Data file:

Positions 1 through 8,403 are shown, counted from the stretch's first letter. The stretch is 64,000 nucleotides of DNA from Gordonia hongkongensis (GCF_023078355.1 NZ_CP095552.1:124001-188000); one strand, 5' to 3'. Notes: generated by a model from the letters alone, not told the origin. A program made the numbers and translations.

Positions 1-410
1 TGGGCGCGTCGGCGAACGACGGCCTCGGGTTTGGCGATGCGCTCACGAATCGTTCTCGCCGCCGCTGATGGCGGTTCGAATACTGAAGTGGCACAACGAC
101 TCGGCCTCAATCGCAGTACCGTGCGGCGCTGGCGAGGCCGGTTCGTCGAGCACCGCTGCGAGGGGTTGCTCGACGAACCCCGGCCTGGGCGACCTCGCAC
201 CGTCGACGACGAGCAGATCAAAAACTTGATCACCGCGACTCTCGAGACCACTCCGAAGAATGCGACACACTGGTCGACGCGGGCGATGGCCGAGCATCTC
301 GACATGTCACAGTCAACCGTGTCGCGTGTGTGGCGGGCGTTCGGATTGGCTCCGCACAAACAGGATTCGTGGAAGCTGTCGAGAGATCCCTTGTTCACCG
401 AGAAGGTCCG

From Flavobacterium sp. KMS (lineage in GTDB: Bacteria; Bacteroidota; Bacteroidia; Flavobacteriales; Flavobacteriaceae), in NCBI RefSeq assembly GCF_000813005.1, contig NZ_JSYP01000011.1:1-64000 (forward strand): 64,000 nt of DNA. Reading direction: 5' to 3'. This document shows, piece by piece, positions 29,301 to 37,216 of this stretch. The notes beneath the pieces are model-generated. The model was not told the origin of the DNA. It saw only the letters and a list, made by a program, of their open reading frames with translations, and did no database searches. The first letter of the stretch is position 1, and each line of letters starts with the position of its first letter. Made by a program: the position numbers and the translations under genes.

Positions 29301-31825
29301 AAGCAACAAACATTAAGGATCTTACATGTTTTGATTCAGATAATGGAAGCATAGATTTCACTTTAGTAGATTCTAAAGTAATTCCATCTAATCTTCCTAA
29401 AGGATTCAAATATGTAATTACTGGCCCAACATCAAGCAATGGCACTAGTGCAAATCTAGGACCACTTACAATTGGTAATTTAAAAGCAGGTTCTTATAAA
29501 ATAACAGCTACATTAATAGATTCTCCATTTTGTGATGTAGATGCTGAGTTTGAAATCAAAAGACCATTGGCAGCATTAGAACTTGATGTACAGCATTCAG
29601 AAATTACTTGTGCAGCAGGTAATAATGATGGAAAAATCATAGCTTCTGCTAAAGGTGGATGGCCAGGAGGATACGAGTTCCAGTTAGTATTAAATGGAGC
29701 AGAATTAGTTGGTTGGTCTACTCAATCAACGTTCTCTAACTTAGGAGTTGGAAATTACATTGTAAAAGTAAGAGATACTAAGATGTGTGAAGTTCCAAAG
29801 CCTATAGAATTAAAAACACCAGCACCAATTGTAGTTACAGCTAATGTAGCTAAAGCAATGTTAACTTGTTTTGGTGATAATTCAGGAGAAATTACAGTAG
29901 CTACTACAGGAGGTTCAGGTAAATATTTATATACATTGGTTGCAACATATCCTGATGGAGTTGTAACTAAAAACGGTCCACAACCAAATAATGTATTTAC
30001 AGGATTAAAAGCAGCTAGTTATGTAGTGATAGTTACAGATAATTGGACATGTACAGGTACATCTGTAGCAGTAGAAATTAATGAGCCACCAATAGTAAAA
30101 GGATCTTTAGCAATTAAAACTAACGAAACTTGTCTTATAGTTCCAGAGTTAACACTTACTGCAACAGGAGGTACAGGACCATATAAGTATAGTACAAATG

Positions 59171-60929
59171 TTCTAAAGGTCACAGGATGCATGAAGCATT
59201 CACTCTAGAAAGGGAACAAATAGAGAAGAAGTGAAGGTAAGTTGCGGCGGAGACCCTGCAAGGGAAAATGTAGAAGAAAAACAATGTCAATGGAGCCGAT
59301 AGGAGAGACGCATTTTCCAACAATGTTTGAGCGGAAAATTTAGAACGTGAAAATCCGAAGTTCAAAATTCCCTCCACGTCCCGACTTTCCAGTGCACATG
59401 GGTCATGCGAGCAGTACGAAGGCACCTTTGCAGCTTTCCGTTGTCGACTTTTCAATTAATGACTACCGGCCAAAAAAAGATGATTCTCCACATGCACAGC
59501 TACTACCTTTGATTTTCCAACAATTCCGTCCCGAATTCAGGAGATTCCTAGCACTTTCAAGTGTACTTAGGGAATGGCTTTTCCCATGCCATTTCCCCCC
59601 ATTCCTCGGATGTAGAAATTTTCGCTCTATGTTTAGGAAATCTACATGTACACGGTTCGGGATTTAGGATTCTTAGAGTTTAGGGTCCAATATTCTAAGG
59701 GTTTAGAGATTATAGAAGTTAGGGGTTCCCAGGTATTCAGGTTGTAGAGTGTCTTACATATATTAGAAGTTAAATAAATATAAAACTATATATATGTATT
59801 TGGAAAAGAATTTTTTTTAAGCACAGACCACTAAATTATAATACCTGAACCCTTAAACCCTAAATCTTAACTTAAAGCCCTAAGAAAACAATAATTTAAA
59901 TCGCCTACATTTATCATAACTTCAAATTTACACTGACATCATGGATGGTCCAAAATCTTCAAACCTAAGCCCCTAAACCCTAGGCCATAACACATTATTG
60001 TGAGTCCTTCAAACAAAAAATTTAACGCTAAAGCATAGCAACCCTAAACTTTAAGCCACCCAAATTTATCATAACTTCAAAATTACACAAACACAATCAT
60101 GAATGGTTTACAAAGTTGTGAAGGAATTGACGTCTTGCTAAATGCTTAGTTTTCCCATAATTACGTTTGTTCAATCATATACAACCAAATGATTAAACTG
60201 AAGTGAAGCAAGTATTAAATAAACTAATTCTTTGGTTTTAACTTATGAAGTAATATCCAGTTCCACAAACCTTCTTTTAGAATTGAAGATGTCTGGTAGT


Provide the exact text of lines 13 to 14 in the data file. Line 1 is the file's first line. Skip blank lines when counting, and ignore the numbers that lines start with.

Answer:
29601 AAATTACTTGTGCAGCAGGTAATAATGATGGAAAAATCATAGCTTCTGCTAAAGGTGGATGGCCAGGAGGATACGAGTTCCAGTTAGTATTAAATGGAGC
29701 AGAATTAGTTGGTTGGTCTACTCAATCAACGTTCTCTAACTTAGGAGTTGGAAATTACATTGTAAAAGTAAGAGATACTAAGATGTGTGAAGTTCCAAAG